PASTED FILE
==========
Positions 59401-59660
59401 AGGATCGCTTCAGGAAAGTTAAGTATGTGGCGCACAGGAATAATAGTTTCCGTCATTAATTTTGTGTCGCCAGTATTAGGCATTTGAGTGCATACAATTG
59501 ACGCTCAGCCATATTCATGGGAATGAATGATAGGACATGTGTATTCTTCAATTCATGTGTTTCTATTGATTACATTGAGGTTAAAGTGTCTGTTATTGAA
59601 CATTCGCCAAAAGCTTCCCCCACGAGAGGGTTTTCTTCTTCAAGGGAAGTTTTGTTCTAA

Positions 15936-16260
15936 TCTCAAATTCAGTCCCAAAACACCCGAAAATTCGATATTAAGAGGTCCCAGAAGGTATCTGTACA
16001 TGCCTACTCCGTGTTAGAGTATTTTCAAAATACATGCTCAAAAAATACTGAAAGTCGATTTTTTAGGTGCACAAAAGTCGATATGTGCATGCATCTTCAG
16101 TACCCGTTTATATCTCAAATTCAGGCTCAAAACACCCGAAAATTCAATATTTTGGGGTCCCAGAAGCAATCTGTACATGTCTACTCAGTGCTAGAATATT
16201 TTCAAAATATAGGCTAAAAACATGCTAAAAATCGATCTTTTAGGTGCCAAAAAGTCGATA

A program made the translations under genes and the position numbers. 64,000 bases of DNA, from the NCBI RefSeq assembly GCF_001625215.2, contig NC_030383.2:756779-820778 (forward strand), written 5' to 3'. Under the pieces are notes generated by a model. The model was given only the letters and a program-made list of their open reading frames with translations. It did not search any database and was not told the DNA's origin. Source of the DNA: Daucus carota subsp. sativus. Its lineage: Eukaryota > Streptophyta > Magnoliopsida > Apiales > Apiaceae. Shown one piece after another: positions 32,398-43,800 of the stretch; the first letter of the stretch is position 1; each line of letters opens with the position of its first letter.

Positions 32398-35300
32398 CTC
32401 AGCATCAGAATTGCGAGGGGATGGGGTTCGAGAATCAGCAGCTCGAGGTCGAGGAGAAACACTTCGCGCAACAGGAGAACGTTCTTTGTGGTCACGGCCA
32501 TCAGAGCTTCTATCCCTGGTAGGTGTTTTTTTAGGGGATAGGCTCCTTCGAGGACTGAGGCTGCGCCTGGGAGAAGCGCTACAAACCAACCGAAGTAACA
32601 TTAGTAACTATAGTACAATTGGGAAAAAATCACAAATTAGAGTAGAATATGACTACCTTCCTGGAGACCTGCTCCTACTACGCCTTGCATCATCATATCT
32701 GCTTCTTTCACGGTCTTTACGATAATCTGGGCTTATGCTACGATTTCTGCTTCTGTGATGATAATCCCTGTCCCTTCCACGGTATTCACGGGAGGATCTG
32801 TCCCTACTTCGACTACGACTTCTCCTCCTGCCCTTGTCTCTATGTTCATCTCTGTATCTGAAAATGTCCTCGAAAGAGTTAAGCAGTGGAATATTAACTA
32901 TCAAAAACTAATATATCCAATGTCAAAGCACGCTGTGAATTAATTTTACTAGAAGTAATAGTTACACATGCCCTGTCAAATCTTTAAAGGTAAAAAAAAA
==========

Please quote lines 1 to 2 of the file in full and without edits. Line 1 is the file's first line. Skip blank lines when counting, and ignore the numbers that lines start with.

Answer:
Positions 59401-59660
59401 AGGATCGCTTCAGGAAAGTTAAGTATGTGGCGCACAGGAATAATAGTTTCCGTCATTAATTTTGTGTCGCCAGTATTAGGCATTTGAGTGCATACAATTG